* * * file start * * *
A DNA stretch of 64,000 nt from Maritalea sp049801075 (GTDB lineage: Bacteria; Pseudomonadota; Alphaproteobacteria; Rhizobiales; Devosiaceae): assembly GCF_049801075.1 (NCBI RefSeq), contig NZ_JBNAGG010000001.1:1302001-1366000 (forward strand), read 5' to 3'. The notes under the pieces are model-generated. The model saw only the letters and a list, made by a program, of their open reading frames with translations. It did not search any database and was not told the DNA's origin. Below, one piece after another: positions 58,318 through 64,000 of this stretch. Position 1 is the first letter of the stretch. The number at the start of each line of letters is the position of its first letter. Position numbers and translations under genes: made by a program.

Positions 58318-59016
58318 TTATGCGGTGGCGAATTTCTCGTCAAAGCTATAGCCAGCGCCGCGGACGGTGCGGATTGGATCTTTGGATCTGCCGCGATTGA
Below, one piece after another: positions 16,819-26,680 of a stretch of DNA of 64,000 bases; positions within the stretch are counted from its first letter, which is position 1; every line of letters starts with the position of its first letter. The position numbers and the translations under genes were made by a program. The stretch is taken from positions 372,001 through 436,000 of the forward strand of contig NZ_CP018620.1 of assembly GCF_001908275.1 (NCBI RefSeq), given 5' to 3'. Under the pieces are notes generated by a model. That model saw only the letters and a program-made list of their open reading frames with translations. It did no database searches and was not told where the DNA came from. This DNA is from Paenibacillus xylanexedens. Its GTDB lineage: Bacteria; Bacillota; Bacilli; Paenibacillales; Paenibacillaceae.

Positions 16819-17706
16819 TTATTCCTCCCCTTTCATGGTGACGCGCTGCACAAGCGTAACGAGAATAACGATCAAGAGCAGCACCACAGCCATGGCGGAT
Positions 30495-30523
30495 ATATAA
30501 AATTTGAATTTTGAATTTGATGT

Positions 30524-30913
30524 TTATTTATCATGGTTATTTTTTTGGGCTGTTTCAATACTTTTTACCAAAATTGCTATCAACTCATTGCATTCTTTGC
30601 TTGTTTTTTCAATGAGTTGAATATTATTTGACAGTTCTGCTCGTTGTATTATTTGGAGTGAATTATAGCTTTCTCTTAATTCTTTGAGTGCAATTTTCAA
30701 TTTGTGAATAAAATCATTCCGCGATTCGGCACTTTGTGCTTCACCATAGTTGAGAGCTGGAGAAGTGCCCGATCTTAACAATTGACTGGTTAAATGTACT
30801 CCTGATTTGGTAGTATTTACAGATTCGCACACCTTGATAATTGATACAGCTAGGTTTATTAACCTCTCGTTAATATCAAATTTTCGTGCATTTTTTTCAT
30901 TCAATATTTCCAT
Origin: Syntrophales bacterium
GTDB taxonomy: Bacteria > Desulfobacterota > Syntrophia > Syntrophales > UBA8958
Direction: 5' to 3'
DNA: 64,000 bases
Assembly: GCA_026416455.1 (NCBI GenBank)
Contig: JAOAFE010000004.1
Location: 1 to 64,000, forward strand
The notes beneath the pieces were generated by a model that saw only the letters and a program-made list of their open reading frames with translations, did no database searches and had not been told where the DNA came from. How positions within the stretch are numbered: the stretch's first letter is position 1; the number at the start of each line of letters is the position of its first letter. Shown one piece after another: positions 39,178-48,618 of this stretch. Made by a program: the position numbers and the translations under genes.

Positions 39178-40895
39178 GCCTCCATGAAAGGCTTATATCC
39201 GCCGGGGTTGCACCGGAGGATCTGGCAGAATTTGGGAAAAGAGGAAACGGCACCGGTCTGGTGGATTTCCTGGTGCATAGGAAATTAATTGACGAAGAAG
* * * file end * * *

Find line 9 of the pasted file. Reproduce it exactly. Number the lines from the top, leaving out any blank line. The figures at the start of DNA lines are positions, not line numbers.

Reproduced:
30501 AATTTGAATTTTGAATTTGATGT